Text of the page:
Stella: We have been doing curbside only since the beginning of COVID. I used to be able to chat with clients in the exam room, hear their pet’s silly stories, go through post-op medications with them and answer their questions in person. Now with curbside, our clients drop off their pets in our vestibule and they talk to our doctors through Zoom meetings. Most of the time, I don’t even have the chance to see who our clients are. Unlike their regular veterinary team that they are familiar with before COVID, most of them do not know us at all. It must be very scary for them to drive hours to come to Guelph and drop off their baby in an unfamiliar building with unfamiliar people. It became more challenging for us to earn their trust and reassure them that we will take great care of their furry friends.

OAVT: It’s February – pet dental health month. In your experience have you had any memorable (wow moments or scary moments) when dealing with dentistry?

Stella: Since I started working my current job, I have learnt so much about dentistry! I found out a lot of things that I thought were good for my patients could actually hurt them. When I was in general practice, I thought tooth brushing, dental diets and dental chews are great for all of my patients. During dental month, I was putting together dental kits with tooth brush, samples of tooth paste and dental chews and gave them out to my clients like candies. Little did I know that these dental home care products can only be used as prevention for patients with good dental health. When disease is already established, tooth brushing or chewing on dental chews/kibbles not only can cause significant pain in our patients, but can also damage their bond with their owners. At that time, I also brushed my kitty Cheech’s teeth when he was having gingivitis – no wonder why he wanted to chew my fingers off! Even for young and ‘healthy’ pets, we see so many micro dogs and brachycephalic pets with loads of dental issues at a young age. Home dental care should not be started for any patient without a comprehensive oral health assessment and treatment by a professional.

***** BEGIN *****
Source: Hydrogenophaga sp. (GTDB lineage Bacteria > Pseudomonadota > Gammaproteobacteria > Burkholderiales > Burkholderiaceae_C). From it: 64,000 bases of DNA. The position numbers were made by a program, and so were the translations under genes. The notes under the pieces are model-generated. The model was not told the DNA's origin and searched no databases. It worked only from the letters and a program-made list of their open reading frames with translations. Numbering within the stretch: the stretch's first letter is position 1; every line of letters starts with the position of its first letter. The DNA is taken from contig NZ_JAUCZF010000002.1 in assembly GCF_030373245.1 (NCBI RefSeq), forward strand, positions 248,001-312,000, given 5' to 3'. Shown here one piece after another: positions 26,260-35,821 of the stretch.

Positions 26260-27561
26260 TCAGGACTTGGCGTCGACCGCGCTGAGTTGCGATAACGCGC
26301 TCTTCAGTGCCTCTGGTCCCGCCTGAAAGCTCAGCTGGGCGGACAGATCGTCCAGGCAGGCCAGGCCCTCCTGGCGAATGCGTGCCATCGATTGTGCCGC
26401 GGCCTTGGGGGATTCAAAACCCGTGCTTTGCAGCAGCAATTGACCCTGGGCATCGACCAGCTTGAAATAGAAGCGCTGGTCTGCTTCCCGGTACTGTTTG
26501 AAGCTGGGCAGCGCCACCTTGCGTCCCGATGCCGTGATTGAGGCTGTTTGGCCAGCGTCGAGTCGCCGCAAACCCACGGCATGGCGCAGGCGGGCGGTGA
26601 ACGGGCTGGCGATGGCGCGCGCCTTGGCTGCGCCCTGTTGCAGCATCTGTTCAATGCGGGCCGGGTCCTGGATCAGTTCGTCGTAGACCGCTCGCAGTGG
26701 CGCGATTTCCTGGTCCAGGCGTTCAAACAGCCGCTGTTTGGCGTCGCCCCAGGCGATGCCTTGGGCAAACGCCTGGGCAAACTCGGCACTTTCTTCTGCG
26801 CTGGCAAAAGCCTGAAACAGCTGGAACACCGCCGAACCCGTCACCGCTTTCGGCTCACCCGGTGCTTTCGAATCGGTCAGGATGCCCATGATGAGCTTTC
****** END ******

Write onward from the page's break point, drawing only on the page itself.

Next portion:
OAVT: RVTs are passionate people, and every RVT has an area they are most passionate about (nutrition, research, spay/neuter, dog bite prevention, education, etc.). What is YOUR passion?  

Stella: I want to help animals, not scare them. Making my patients less fearful during their visit is the passion of my whole career. It started when I was working at my university’s teaching hospital in China, I had been concerned about how fearful and stressed many dogs and cats were during their vet visits. I was told to pin them down or scruff cats for injections or other procedures. I knew it was wrong and wanted to do better, but I did not know how. That was the reason I focused on this research topic during my Masters program. Dr. Sophia Yin’s work was my greatest inspiration and her book, Low Stress Handling, opened up a whole new world to me. When I was in the Veterinary Technology program at Ridgetown, it became more important for me to practice those skills and use them during my interaction with our colony animals. I was really excited to find out the library at Ridgetown campus has almost all of Dr. Sophia Yin’s books and DVDs, so I used my spare time to go through all of them. I completed my Low Stress Handling Silver Certification in 2018 and also have been a Fear Free Certified Professional since 2017. Everything I have been learning about Fear Free and Low Stress Handling helps me every day during my interaction with my patients. New information is coming out every day, so it is my passion to constantly learn and improve in order to provide better care for every pet I interact with. Although Dr. Sophia Yin is not with us anymore, she will never be forgotten and her legacy remains.